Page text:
All things considered, escalators are remarkably safe. The odds a person will die from an escalator accident in the United States during the course of a year are 1 in 90,470,000. That’s a fatality rate of 3 to 4 per year in a country of just over 300,000,000 people.
It’s shocking when a death does occur, not only because it’s rare, but because it’s hard to believe such an everyday device can turn deadly. On February 24th, 2009, 82 year-old Helen Jackson apparently fell while riding an escalator in a subway station in downtown Boston. The metal grating grabbed onto her scarf and she was asphyxiated. According to a large-scale study using data from the Consumer Product Safety Commission and published in the March 2008 edition of Accident Analysis and Prevention, the vast majority of escalator injuries among older adults start with a trip or a fall.
From 1991 to 2005, the rate of escalator injuries among older adults doubled. Of the nearly 40,000 injuries during this time period, most resulted in cuts and bruises, but, according to the New York Times, more than 2,500 people suffered fractures or other injuries requiring hospitalization.
Children also face a disproportionate risk of getting hurt on escalators. In 2006, a 16 month-old girl in Glendale, Arizona underwent surgery after she got her hand lodged between the moving stairs and the escalator wall. A study published in Pediatrics in August 2006 estimated that there were 26,000 escalator-related injuries among children 19 and under from1990 to 2002.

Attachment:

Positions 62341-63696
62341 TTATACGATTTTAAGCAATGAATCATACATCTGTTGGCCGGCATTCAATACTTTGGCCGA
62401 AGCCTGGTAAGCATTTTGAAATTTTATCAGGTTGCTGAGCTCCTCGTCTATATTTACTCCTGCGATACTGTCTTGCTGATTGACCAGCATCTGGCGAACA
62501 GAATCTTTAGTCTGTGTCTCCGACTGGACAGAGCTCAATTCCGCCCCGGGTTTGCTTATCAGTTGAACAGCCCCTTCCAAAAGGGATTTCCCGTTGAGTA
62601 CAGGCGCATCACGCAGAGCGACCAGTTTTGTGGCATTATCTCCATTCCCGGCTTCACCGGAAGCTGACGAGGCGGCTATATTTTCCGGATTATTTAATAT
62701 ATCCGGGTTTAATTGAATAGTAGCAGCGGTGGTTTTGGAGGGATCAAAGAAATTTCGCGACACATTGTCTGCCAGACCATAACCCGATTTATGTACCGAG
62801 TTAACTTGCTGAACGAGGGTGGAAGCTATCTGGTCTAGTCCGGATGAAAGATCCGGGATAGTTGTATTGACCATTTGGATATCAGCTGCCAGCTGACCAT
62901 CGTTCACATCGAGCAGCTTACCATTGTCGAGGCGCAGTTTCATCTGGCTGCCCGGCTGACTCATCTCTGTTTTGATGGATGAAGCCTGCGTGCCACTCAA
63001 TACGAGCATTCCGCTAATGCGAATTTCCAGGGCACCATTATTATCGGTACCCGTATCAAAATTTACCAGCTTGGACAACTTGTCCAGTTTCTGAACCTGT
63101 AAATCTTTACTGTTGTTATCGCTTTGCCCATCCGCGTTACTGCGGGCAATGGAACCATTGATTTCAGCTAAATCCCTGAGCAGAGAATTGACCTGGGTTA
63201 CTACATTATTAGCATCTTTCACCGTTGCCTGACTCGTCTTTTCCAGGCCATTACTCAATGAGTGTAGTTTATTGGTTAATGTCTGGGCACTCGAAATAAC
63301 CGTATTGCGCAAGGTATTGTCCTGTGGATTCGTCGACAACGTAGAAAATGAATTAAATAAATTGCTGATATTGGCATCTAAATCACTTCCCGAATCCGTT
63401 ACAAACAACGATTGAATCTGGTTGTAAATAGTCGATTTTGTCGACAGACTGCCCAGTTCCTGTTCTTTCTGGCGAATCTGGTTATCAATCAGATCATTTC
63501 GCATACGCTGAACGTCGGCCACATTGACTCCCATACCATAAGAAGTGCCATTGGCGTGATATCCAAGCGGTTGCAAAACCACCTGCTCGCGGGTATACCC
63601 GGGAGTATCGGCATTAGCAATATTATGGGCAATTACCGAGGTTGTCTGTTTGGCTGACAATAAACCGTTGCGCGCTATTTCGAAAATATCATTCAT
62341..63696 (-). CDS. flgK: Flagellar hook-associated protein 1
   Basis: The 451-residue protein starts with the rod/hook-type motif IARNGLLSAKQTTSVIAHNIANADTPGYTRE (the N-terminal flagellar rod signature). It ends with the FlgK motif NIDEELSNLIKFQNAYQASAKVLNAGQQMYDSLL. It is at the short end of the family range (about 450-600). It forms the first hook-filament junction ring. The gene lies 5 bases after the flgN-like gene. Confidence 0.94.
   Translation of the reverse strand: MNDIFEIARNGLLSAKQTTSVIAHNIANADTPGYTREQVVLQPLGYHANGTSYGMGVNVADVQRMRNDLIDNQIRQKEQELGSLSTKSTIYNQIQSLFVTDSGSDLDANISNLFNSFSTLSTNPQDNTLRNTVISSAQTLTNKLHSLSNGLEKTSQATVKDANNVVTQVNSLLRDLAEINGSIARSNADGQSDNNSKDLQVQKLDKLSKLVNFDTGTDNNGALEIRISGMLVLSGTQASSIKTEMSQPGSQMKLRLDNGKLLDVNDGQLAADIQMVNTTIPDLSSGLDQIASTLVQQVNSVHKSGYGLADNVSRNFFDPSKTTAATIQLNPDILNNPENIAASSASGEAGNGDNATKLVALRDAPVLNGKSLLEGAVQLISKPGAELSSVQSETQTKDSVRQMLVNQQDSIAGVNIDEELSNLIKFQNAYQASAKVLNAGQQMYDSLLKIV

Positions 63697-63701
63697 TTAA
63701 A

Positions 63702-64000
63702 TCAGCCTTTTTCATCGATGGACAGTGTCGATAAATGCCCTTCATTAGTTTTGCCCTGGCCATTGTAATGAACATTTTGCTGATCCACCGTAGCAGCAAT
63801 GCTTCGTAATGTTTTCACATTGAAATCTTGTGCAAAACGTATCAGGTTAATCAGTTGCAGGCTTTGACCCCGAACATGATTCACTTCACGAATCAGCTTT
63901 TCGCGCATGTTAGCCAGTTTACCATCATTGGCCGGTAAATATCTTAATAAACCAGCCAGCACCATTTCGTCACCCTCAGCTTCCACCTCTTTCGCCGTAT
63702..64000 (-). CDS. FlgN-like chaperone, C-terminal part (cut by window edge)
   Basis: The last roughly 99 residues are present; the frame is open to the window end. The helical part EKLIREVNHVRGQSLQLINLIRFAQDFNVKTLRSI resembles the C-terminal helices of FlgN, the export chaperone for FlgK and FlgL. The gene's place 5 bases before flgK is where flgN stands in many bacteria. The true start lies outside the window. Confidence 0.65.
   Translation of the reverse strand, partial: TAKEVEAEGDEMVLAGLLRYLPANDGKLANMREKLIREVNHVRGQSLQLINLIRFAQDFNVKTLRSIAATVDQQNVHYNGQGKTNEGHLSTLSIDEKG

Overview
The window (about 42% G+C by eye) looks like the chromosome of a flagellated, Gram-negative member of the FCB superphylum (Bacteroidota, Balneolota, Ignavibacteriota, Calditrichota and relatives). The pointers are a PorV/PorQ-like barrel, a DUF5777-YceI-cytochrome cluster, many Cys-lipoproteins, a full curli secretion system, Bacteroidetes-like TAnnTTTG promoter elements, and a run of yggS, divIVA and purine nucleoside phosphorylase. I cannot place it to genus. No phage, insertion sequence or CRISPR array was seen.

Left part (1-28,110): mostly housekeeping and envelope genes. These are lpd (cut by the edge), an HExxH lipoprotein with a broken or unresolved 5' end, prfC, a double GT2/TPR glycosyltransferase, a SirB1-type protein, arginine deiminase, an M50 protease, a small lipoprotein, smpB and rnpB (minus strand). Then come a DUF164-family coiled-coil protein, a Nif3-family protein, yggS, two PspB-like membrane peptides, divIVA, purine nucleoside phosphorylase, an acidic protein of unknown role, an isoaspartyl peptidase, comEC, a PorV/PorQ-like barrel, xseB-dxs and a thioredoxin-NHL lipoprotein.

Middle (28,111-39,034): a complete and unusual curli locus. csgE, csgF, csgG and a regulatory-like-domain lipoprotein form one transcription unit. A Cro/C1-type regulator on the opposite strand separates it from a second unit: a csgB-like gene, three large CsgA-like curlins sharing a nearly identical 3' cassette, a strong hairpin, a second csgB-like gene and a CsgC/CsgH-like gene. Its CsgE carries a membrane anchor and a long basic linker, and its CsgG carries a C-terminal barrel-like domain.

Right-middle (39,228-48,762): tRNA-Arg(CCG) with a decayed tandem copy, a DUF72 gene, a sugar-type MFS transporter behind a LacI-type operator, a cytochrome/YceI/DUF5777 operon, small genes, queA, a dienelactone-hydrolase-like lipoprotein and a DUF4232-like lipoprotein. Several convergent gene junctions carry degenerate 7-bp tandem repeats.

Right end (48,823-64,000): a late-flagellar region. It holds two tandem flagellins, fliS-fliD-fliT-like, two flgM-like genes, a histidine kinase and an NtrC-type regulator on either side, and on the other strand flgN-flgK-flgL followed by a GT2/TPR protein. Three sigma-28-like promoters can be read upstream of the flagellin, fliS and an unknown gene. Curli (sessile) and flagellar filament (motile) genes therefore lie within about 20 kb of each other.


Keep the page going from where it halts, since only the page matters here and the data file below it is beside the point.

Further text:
Nearly 30 percent of the injuries were “entrapment” injuries—fingers, hands, shoes, toes—getting caught in the moving machinery. Children under 5 were most at risk for this kind of injury, with 4,373 incidents reported. Amputations or avulsions—the tearing away of a body part—were very rare, but again the very young were the most at risk. Of the 833 reported instances, 595 involved children under the age of 5.
There is reason for everyone to take care on escalators, but we can also take heart. The chances an American will be diagnosed with plague in a year are 1 in 17,610,000—about five times more likely than dying from injuries caused by an escalator.
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